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Visualizing Elementary Social Studies Methods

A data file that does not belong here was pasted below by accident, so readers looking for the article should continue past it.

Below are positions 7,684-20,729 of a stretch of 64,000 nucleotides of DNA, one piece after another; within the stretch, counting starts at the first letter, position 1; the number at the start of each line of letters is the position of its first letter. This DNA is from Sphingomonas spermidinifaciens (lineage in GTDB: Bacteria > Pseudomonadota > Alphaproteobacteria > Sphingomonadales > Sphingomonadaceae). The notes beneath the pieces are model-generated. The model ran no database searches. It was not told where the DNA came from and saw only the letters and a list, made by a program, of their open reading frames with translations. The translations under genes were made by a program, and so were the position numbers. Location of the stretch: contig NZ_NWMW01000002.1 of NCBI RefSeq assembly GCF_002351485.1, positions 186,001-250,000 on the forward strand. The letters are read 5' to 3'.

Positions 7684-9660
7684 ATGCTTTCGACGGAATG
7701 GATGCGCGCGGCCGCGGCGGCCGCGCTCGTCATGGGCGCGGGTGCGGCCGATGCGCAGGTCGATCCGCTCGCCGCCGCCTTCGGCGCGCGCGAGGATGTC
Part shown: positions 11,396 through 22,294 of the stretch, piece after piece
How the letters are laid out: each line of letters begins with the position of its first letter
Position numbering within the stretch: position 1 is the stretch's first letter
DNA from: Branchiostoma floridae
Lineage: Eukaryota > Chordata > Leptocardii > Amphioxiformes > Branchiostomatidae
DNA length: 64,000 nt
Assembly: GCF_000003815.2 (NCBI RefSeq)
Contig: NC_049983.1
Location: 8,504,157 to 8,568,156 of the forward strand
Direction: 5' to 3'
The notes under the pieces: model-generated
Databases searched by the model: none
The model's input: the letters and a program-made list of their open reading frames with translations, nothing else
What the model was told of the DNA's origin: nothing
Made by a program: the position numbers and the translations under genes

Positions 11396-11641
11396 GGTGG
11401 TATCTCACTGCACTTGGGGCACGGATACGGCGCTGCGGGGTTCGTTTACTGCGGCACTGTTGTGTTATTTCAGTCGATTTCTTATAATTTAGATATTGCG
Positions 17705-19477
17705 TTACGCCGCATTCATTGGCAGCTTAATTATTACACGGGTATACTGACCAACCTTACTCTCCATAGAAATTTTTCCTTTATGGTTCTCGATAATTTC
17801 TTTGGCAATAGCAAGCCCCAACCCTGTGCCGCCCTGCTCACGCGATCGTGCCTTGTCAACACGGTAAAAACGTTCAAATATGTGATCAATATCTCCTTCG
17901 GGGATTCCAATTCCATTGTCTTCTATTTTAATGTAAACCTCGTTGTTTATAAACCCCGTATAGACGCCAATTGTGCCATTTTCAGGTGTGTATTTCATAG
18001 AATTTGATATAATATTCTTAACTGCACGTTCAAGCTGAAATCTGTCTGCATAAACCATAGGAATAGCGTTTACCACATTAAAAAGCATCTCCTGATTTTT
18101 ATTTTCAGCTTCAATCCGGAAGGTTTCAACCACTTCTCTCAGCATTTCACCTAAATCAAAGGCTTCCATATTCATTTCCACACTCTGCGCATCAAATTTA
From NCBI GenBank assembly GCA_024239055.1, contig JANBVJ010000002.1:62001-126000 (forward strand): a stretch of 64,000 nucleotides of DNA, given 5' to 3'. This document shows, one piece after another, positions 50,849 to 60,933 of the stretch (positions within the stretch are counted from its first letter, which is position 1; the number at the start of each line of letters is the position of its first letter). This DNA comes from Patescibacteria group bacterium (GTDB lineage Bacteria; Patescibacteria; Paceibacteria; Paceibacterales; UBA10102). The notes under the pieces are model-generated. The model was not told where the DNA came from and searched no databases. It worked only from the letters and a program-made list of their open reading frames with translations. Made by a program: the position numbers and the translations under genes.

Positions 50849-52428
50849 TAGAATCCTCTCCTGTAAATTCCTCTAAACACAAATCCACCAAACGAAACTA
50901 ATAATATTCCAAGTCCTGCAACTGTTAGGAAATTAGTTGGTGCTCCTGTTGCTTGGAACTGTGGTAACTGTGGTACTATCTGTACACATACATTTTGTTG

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Table of Contents